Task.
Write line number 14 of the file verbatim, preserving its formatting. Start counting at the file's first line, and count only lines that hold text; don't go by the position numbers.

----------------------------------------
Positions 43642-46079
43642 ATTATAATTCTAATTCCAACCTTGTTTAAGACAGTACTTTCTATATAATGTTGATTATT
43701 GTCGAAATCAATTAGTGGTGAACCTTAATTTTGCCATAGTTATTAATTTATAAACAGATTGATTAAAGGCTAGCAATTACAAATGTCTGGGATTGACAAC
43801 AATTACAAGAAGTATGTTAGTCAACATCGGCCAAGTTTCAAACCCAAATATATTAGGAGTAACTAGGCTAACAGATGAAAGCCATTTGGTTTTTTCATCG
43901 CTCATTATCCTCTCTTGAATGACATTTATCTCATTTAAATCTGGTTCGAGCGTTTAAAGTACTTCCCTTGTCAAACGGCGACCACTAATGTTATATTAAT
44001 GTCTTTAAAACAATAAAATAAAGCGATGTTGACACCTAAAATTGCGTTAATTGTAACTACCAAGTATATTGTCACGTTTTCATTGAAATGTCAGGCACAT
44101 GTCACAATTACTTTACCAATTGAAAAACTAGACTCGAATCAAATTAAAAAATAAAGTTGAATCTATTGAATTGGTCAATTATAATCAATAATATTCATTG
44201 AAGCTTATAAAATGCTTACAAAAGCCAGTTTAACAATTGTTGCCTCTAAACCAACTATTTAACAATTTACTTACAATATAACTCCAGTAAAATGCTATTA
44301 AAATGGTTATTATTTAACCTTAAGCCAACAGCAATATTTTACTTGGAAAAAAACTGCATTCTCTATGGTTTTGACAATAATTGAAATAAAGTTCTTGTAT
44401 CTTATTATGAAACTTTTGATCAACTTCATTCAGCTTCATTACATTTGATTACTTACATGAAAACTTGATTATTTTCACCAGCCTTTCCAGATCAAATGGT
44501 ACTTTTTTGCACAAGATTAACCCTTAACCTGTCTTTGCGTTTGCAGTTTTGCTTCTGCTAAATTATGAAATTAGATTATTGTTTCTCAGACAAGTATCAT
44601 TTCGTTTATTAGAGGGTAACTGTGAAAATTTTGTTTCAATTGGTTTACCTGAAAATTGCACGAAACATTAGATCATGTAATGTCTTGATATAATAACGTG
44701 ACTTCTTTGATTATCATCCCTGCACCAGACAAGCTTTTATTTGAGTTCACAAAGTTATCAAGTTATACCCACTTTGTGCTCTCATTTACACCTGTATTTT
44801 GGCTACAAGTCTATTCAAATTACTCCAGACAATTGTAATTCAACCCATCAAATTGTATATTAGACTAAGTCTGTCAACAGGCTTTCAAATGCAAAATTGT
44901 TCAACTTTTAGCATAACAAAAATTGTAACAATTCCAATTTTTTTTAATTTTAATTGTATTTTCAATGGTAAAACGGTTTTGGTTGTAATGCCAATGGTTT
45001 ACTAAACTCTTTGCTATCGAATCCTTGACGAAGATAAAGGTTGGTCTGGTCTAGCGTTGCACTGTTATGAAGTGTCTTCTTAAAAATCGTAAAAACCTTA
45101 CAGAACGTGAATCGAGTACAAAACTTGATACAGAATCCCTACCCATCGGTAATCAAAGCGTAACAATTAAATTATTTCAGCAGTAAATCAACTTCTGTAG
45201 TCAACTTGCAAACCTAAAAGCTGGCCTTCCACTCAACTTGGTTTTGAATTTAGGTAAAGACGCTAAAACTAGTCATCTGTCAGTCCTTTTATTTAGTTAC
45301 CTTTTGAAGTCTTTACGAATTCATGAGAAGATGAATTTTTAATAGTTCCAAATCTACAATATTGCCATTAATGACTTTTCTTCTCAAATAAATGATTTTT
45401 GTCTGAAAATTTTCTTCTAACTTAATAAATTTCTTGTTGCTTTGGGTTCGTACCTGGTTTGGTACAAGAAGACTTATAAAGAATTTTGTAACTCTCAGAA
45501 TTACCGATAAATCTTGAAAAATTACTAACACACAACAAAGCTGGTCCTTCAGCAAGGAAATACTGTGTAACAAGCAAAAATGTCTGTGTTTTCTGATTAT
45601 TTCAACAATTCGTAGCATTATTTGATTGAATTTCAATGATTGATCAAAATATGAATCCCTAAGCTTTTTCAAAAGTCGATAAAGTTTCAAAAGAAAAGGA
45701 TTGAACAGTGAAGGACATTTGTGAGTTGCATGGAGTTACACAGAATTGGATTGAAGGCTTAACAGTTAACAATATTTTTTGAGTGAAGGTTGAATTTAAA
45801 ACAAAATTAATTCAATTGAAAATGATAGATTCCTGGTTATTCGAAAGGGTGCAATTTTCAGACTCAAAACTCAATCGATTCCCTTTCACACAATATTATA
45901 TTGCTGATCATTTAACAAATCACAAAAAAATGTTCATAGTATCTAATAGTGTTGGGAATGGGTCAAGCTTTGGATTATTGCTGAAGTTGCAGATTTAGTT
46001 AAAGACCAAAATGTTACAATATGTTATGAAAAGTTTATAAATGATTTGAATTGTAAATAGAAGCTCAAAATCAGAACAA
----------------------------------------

44801 GGCTACAAGTCTATTCAAATTACTCCAGACAATTGTAATTCAACCCATCAAATTGTATATTAGACTAAGTCTGTCAACAGGCTTTCAAATGCAAAATTGT